Best for White Russians: St. George NOLA
Where it’s made: California | Flavor: coffee, sweet, earthy | ABV: 25% | Bottle volume: 750mL
Best for White Russians
Why we chose it: Chicory and coffee are natural bedfellows, even in a liqueur.
New Orleans style is its own genre of coffee and roast, so naturally it has been well-represented in the liqueur space, as well. Though it’s produced by California’s St. George Spirits, this coffee liqueur pays homage to Crescent City with the distinct use of French chicory root along with Madagascan vanilla and sugar to flavor the Yirgacheffe-sourced Ethiopian beans. The coffee is made via cold infusion to preserve its key flavors and aromas, while also making room for the well-known chicory flavor that screams New Orleans. Try this on the rocks or with cream, as well as in spirit-forward drinks like old fashioned variations.
Best for Digestifs: Jägermeister Cold Brew Coffee
Where it’s made: Germany | Flavor: coffee, herbal | ABV: 33% | Bottle volume: 750mL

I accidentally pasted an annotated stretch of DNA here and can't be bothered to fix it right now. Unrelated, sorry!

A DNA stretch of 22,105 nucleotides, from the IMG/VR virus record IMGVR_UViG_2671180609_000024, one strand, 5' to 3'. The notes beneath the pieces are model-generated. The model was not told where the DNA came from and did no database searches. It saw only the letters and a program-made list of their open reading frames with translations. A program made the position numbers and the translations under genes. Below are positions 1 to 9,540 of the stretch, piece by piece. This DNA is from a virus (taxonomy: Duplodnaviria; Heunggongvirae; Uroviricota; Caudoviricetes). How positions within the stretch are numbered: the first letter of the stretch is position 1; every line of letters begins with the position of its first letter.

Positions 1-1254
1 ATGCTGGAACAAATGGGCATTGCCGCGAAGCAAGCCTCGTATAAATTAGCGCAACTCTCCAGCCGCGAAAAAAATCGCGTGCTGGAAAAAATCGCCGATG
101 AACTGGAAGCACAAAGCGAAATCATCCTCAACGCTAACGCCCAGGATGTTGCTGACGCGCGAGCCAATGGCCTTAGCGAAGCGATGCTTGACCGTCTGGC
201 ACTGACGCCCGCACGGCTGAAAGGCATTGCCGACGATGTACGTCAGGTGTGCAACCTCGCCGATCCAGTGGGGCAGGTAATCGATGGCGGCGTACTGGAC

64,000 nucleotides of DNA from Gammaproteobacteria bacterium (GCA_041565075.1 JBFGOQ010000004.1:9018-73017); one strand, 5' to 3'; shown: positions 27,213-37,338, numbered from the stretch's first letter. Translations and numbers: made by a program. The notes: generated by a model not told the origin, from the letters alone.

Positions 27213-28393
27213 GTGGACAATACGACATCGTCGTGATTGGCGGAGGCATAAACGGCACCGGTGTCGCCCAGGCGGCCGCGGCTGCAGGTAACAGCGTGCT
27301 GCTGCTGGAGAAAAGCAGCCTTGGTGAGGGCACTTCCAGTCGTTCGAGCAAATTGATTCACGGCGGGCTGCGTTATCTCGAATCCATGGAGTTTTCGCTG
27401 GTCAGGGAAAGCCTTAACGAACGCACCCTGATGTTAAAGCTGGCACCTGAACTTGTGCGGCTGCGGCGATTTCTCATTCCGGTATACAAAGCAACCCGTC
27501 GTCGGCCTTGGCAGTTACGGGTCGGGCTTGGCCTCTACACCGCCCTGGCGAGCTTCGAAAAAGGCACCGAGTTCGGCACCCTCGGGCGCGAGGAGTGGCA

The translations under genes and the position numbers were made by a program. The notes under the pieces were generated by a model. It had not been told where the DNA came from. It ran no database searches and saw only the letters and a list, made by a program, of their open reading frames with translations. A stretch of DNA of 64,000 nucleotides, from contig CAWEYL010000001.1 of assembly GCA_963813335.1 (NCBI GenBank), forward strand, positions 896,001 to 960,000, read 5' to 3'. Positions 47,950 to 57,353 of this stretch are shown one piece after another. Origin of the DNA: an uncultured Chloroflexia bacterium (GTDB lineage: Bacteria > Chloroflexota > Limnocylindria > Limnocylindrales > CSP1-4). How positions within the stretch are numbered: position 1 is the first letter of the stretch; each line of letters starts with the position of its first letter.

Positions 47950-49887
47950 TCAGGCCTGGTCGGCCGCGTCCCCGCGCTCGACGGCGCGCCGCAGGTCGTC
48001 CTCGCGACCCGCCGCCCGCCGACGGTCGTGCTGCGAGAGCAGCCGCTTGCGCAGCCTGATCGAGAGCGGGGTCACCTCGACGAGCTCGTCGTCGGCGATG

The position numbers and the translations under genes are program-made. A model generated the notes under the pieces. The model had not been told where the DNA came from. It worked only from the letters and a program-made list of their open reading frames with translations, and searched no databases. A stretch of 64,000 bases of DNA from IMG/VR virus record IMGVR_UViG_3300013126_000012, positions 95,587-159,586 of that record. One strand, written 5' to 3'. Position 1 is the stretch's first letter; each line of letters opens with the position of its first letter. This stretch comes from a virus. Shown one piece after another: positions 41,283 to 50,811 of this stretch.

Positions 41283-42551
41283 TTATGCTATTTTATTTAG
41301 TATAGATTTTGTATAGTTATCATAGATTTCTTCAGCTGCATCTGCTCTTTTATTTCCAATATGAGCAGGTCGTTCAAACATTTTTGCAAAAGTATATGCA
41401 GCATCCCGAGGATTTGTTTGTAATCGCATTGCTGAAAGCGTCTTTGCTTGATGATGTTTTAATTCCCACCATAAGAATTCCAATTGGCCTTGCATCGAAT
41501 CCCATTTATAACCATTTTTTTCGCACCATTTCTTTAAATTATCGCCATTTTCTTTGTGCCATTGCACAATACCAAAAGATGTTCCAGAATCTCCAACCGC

Best for Digestifs
Why we chose it: It’s the ultimate after-dinner shot of coffee.
Forget what you think you know about Jägermeister. Most commonly visualized in ice-cold shot form, the German herbal liqueur is actually quite complex—it’s made with 56 botanicals—and equally ideal for sipping as a digestif or mixing in cocktails. Released in 2019, this coffee-based expression fuses all 56 of those herbaceous ingredients with the light chocolatey notes of 100 percent arabica cold brew. You’ll still get plenty of the heady licorice upfront, and the bitterness of the coffee blends easily into the existing profile.
How We Chose These Products
In addition to a working familiarity with these products, we tested several new expressions for aroma, taste and versatility in drinks. Each new coffee liqueur tested was used in different cocktail recipes, including an espresso martini and White Russian. Beyond the liquid, we take sustainability and price into consideration as well. We’re grateful to our industry friends who offer valuable insight and recommendations from behind the bar.
Features to Keep in Mind When Shopping for the Best Coffee Liqueurs
Aroma and Taste
Unsurprisingly, some of the best classic coffee liqueurs are those that spotlight the quintessential flavors and aromas celebrated in regular coffee: chocolate, tobacco and baking spices. If you plan to mix with your liqueur, make sure it has sufficient coffee flavors and sweetness to stand up to vodka in an espresso martini or cream in a White Russian.